Black Dreams at Sea: The Sardine Fisherman’s Funeral and An Opera of the World
Elizabeth Alexander, poet, essayist, playwright, scholar, and president of the Andrew W. Mellon Foundation, and Manthia Diawara, writer, cultural theorist, film director, scholar, and professor of comparative literature and cinema studies and director emeritus of the Institute of African American Affairs, New York University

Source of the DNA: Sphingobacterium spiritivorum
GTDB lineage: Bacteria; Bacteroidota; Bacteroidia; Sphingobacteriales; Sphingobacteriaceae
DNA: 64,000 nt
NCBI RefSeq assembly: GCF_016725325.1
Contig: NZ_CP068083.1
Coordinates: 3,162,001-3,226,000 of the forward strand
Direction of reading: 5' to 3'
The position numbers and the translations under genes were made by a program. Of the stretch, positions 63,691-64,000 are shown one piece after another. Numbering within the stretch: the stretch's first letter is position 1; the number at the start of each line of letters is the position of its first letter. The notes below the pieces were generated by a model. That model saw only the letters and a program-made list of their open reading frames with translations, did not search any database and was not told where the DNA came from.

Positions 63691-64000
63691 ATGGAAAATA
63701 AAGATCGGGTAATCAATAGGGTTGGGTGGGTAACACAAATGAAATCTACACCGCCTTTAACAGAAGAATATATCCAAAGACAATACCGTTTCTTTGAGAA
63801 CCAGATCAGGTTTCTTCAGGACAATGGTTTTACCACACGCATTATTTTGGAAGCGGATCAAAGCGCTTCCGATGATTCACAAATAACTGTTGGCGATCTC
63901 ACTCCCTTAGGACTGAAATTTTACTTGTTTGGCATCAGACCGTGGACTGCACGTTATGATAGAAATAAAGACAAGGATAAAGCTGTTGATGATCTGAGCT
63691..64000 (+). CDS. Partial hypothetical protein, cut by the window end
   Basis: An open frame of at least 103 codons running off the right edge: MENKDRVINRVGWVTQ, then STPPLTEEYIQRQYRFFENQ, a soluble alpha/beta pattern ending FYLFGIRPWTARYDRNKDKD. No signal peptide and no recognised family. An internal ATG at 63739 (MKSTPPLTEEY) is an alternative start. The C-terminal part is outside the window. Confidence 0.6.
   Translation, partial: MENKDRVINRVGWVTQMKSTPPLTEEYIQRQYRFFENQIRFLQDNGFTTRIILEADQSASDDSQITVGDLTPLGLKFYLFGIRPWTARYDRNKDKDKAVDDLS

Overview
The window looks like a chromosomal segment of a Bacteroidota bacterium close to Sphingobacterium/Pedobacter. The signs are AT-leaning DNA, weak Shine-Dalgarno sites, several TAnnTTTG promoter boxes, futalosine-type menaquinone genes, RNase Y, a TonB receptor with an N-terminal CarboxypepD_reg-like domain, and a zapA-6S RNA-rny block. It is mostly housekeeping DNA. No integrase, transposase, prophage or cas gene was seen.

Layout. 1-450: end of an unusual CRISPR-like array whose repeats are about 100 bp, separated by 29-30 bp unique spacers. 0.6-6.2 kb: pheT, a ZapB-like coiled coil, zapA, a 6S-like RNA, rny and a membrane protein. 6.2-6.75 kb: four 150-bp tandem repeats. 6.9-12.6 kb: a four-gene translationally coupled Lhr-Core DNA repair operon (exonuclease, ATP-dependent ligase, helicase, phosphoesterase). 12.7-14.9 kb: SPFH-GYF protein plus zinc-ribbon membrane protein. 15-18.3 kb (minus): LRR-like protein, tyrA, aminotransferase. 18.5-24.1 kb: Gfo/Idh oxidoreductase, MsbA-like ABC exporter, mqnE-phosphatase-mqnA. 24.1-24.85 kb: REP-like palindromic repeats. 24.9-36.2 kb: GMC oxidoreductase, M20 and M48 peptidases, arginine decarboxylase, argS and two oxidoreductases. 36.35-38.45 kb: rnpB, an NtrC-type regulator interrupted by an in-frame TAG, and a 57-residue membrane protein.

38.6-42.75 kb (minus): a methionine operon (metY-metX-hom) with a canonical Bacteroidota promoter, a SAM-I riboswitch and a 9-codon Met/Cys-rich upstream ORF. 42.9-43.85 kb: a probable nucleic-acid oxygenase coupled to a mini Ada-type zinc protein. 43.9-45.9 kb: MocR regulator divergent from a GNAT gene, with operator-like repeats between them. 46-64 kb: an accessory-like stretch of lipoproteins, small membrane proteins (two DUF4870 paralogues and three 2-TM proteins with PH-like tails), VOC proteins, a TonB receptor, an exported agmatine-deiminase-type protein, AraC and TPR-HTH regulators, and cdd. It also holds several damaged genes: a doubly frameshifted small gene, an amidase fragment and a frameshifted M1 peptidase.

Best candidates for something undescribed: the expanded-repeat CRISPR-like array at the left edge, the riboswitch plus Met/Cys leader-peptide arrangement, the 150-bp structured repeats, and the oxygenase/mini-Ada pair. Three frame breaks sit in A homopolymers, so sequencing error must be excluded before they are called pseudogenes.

Painter Ficre Ghebreyesus (1962–2012) from Asmara, Eritrea, and filmmaker Manthia Diawara from Bamako, Mali, meet metaphorically in this program focusing on their work. Political refugees, activists, scholars, and storytellers, both men settled in the United States and found themselves working odd jobs, joining the African American community of poets and each digging into his own artistic practice. Ghebreyesus’s epic painting The Sardine Fisherman’s Funeral combines symbols, historical references, and iconography from different cultures to express a depth of feeling for the power of the sea. Diawara’s film An Opera of the World (2017), based on the African opera Bintou Were, mines the Malian filmmaker’s own migration experience against the backdrop of recent tragedies among refugees on the Mediterranean Sea. In this post-screening conversation held on March 23, 2019, at the National Gallery of Art, Manthia Diawara and Elizabeth Alexander discuss and contrast Ghebreyesus’s painting with Diawara’s filmic inquiry into the power of bearing witness.